How you create Deuterated gasoline (or acetone for that matter) I have no idea, but there has to be some form of energy process for that. Gathering deuterium di-oxide is known to require massive amounts of power, and that’s not even making it, just separating it from hydrogen di-oxide, as they are chemically similar.

  5. ET SidViscous
    Posted Mar 8, 2006 at 1:56 PM | Permalink


    Yes it can be seperated by distillation, but since Heavy water is present in normal water in concentrations of 1 part per 3200, it requires alot of distillation and pumping, that takes energy, quite a lot of it.

    Just as seperation of U235 fro U238 is a simple process of a centrifuge, or gaseous thermal diffusion, due to small concentration (0.2%) it requires a lot of work (made more difficult by the corrosive, toxic, and radioactive properties of the compaunds that are in the centrifuge), and thus a lot of energy. To make labratory quantities is easy enough, and you can even see them under a microscope. To make usefull quantities requires a very large very expensive plant.

    You can also make U238 with magnetic seperation, but again it has very low yields.

    Yes it’s just distillation, but in comparison while I can do baking of cupcakes in my oven, to provide the cupcakes required for a regional area requires something larger than my kitchen. To seperate Deuturium oxide, in usefull purity, from regular water requires a very large still. Your not goiing to create high purity heavy water in a backyard still, as the Germans leaned in the 1940’s.

    It’s cost is indictive of what is required to seperate it. For instance with Canada’s CANDU Heavy water moderated reacotrs, the cost of the Heavy water alone accounts for 20% of the capital building costs.


    “It is a highly energy intensive process.”

  6. bruce
    Posted Mar 8, 2006 at 2:18 PM | Permalink

    re #6: MMmmmm!! 1 part in 3200 eh? Not so far different from the 1 part in 2666 that CO2 is present in atmosphere. Perhaps we should look to see if the concentration of heavy water in the oceans is the bad actor. Could it be increasing due to man’s activities – all those nuclear subs for example.

  7. Dave Eaton
    Posted Mar 8, 2006 at 2:53 PM | Permalink

    Oh, you wanted to be practical! No help here, then. I buy all my deuterated solvents from Aldrich. I was being a smartass, if it wasn’t obvious. I think deutero-octane, as you sort of suggested, would very much be a nonstarter because of the energy involved.

    I’m sort of ignoring all the desktop fusion stuff for exactly the reasons laid out in the Nature editorial. It isn’t because I think that it isn’t cool, though. If anything, this sort of stuff gets me too excited, and I think about it rather than doing what I am supposed to be doing. Kind of like climate science- regardless of how well it represents reality, it’s cool, and fiddling around with it has taught me a lot about statistics and principle components etc, and it eats more time than I have to give to it…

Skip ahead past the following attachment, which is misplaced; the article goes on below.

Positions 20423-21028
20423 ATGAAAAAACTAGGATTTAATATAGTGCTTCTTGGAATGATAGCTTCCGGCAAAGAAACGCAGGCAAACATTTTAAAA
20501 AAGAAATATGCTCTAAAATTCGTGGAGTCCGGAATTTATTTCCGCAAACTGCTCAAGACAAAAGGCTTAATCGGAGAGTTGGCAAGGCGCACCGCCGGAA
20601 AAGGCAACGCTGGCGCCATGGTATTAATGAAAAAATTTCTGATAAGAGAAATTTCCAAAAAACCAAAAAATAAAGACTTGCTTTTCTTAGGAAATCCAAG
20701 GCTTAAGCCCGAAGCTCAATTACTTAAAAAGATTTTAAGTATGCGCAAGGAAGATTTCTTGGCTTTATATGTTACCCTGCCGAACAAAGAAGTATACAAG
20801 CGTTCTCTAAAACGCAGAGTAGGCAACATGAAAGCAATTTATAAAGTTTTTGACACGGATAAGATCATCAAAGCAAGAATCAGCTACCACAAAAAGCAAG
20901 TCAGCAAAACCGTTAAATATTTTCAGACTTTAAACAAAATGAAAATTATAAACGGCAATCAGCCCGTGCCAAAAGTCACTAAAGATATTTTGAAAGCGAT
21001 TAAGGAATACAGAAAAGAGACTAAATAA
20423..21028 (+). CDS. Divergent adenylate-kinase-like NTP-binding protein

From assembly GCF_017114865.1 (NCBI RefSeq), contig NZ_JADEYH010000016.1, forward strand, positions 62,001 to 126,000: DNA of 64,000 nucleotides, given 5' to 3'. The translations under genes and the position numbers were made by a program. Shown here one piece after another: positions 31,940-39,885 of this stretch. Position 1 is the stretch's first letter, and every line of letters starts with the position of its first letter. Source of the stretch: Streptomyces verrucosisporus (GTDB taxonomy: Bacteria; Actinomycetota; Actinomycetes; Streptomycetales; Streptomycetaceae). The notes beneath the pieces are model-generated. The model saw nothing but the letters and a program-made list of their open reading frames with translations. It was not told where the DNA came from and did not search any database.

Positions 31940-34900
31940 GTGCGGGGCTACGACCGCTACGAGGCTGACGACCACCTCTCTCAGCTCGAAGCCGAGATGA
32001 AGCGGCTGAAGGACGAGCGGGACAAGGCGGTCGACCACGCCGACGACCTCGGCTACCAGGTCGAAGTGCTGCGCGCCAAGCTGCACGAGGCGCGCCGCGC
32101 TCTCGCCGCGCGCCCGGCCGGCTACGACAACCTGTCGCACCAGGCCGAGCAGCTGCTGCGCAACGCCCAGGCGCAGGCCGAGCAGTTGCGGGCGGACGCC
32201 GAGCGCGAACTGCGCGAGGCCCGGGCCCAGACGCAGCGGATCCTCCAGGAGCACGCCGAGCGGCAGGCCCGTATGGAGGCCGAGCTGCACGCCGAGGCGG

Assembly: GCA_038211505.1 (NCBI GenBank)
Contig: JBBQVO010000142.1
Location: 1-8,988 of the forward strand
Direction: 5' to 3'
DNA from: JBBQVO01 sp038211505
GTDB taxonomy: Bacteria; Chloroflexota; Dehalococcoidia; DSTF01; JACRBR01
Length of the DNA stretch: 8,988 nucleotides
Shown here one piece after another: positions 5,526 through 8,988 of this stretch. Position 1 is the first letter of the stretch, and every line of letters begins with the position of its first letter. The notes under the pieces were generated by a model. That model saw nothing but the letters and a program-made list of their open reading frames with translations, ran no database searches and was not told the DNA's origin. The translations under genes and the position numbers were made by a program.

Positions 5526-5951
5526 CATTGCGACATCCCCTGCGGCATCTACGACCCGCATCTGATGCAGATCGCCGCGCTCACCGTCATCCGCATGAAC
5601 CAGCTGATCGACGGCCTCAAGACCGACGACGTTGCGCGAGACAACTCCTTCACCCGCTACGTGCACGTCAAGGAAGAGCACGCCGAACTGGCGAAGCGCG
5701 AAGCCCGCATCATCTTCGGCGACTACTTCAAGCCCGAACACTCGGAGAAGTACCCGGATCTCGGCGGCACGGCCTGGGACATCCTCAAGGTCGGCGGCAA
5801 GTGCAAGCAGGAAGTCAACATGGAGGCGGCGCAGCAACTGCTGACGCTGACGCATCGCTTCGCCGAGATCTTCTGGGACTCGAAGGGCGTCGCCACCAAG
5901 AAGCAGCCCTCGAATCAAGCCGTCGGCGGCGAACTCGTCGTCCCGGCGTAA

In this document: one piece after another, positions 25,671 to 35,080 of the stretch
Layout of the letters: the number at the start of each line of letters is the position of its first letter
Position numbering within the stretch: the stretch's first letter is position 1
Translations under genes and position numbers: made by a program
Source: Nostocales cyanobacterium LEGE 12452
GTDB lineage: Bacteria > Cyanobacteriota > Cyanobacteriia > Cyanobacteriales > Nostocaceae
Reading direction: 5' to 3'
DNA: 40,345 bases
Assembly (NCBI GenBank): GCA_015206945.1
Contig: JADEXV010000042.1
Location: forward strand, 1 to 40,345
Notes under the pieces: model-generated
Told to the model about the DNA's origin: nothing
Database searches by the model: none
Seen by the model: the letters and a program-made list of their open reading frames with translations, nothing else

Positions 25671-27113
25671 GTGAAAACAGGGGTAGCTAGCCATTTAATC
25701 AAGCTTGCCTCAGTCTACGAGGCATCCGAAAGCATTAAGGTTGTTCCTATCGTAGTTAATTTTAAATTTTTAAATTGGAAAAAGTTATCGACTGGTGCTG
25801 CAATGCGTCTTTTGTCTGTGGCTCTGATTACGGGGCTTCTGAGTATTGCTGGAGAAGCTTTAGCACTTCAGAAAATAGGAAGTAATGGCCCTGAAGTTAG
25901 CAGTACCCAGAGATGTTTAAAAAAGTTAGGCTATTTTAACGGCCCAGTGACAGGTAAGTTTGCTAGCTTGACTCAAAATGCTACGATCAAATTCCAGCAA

8. ET SidViscous
    Posted Mar 8, 2006 at 3:23 PM | Permalink

    Fair enough, and I should have caught the smartass bit. “takes one to know one” and all that.

    I find table top fusion in the realm of extracting Gasoline from BS and all that. YEah you can do it, and if you want to power a digital clock, it might be usefull so long as the clock doesn’t use too much power. I just can’t see how it’s going to scale up. And putting large amounts of flammable liquids under pressure and submiting them to tempratures millions of degrees over their flash point seems to have some inherent issues. In my opinion of course.

  9. Dave Eaton
    Posted Mar 8, 2006 at 3:37 PM | Permalink

    On that note, and still widely off topic, I think some of the enzymatic production of ethanol from cellulose looks interesting.

  10. ET SidViscous
    Posted Mar 8, 2006 at 3:47 PM | Permalink

    Sure, it could work very well.

    If you think Oil companies are a large powerful part of our Economy, wait till the 3 times larger for same amount of fuel Ethanol conglomerates come on line.

    And for the warmers out there, burning Ethanol does not solve the CO2 issues.

    Not being negative to you Dave, just continuing the smartass theme. 😉

  11. Paul
    Posted Mar 8, 2006 at 4:14 PM | Permalink

    RE #10/11:

    For some cool stuff on tabletop fusion, check out the guys at the Fusor site. Philo Farsnworth, of TV invention fame, had something, like the cold fusion guys have something. For the really good stuff, go to their forum. Always something interesting there, too.

  12. Steve McIntyre
    Posted Mar 8, 2006 at 4:20 PM | Permalink

    OK, let’s wind it up on cold fusion. This isn’t sci.environment. They’re going into the garbage can from now on- sorry about htat.